Income investing portfolio: an example of how to create a killer passive income

Following on from my recent article on investing for monthly income, I wanted to take things a little further and create an equities based income investing portfolio which could help produce passive income and I think not erode your capital in the process. The last part is important because it seems this is a key risk – even in a rising market but especially now in a tricky economic situation. You don’t want to create passive income at the expense of hopefully, at least some, share price growth. This is why I won’t be including any oil or tobacco in this portfolio as I don’t believe in their long term futures.

This example portfolio is for patient long term investors (so at least five years). It’s designed to provide a sustainable rising income that can compound and be reinvested into more shares over time. As such there will be a mixture of high yielding shares in there, along with dividend growth shares and some stocks with more of a growth focus. Belvoir comes into that camp as it’ll be reinstating its dividend.

The portfolio is designed with covid-19 and the resulting dividend cuts and suspensions in mind. It also overlaps in places with shares I own, and which I have conviction in, but otherwise is my honest opinion on shares which have a profitable future and can create a passive income.

My example investing portfolio

Company Ticker Reason for including
Scottish Investment Trust SCIN Exposure to gold miners and a contrarian investor
Admiral ADM Well run international insurance company which also has comparison websites
National Grid NG Demand for its services won’t go away making it a dependable dividend payer
PZ Cussons PZC Strong portfolio of brands and Nick Train bought into the shares last year
Polar Capital POLR Asset light and scalable business model, with corresponding high margins
City of London Investment Trust CTY A dividend hero investment trust with a high yield and diversification
BAE Systems BAE Demand for defence won’t go away making it a dependable dividend payer and it’s not regulated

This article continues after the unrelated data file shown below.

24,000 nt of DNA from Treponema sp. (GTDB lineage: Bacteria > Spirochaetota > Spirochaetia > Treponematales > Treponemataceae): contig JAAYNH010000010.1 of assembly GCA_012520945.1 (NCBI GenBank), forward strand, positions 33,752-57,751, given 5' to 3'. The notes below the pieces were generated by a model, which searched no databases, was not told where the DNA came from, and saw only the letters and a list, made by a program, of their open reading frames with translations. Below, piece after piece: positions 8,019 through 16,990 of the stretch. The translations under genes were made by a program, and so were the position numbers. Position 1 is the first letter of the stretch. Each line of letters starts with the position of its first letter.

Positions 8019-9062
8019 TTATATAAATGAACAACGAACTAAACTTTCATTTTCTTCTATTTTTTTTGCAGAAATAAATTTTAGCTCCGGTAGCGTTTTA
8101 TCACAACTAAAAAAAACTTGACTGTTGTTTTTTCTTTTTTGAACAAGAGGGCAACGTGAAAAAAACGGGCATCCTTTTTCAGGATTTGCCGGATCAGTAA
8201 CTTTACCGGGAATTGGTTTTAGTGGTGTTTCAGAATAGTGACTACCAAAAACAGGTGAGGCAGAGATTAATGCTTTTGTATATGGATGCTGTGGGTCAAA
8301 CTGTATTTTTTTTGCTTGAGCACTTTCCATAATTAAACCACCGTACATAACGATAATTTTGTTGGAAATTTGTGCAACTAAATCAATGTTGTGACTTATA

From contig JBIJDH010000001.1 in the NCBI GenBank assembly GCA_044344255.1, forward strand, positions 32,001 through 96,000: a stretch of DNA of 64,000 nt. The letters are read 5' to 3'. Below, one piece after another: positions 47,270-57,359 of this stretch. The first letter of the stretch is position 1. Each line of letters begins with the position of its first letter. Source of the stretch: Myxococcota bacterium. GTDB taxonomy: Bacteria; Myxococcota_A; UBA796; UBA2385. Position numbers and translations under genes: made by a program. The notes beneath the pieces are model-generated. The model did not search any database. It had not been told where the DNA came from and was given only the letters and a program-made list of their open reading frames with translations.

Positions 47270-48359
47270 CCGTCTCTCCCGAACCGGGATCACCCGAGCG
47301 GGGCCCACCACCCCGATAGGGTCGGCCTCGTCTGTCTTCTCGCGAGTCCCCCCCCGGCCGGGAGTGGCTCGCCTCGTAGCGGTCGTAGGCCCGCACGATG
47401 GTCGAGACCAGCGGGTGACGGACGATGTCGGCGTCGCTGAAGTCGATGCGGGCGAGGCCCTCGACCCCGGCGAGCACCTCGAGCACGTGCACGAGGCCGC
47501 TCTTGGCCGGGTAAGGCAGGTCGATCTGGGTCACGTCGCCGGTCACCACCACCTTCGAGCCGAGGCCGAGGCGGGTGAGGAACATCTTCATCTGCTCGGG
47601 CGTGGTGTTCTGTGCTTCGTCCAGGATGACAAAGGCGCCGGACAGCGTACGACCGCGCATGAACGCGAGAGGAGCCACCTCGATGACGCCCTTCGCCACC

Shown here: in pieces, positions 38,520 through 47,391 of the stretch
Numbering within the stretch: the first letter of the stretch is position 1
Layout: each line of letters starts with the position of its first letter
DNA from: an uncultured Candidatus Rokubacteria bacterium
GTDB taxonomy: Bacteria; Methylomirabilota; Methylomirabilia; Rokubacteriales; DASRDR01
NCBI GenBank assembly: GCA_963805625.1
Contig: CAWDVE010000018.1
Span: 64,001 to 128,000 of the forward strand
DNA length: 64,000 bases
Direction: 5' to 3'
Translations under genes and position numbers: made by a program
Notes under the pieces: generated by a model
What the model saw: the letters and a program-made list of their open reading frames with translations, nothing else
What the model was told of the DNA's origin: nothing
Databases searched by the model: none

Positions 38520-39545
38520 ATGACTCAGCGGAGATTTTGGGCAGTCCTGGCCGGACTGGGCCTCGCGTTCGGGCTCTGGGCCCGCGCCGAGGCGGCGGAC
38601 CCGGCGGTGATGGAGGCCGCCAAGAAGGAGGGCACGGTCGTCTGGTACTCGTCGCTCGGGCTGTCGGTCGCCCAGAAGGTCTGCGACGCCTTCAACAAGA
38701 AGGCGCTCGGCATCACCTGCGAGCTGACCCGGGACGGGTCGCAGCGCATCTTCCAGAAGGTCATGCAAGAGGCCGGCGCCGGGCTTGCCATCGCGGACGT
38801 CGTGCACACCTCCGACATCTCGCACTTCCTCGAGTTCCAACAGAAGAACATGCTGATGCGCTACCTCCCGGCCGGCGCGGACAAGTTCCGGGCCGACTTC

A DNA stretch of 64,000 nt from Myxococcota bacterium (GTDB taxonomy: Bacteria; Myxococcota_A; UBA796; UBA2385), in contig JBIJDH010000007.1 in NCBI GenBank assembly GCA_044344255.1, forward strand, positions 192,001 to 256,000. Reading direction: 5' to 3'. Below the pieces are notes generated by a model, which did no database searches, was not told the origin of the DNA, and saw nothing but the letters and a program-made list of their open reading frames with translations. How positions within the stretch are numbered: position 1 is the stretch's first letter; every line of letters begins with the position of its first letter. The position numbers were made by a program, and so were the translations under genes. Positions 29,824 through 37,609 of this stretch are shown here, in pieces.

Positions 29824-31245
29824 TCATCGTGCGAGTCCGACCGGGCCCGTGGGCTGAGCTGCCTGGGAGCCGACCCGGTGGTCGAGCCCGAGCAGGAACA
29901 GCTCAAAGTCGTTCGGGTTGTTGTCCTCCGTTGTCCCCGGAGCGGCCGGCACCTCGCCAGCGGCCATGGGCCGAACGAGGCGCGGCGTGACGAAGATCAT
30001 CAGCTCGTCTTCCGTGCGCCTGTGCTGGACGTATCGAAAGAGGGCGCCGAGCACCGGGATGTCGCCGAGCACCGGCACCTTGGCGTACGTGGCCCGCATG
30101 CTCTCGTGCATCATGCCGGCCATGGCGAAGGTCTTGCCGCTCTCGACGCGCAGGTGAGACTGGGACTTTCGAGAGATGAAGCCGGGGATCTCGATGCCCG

Severn Trent SVT Demand for water won’t go away making it a dependable dividend payer with high visibility of future earnings
Belvoir Lettings BLV Dividend paying AIM share which could provide a higher level of growth for the portfolio
Schroder Oriental Income SOI Gives the portfolio a decent yield and exposure to a fast growing region of the world

The portfolio goes in order of my level of conviction, so my biggest position would be in the Scottish Investment Trust and the smallest in Schroder Oriental Income. Depending on how you split the portfolio positions depends on the yield you get but if you invested equally in all of them you’d have a yield in the region of 4.2%.

The portfolio spans industries and geographies creating diversification, even within what is a concentrated portfolio, to which you may well want to add more shares and other investments such as bonds. Especially if you wanted less risk. If you were concerned about risk you may want to include more trusts and move the portfolio away from the UK, given the FTSE 100’s underperformance versus the US stock market.

That being said, I have confidence all these companies will be able to keep paying dividends. I think over time they could create a good passive income and perhaps add capital growth on top.

While a passive income is great, remember don’t let it come at the expense of your capital. Ideally, you’d want to combine both growth and income and avoid value traps. These are high yielding shares where the share price is falling. They will give you the income but not the growth and often these companies eventually need to cut their dividend payouts to recover after overextending themselves. You want to avoid these types of high yielding companies.

How to create passive income from shares

When it comes to creating passive income from shares these are the things I think you should be considering:

  • What is the dividend yield? And is it too high versus similar companies and at risk of being cut?
  • What is the dividend cover?
  • Has the company been able to grow the dividend and how consistent is the dividend growth?
  • Does the company or industry face major structural challenges that could impact on the share price?
  • What growth opportunities are there for the company?

On top of these questions, I’d conduct a SWOT analysis. Once you’ve done this, you’ll be well on your way to being able to find shares which could help you create a killer passive income.

Please remember I’m not in a position to say you should buy any share. You should do your own research. This article is intended to be informative, as opposed to investment advice.

Please also note I own shares in National Grid and the Scottish Investment Trust. Subsequent to this article first being published I have bought shares in Polar Capital.

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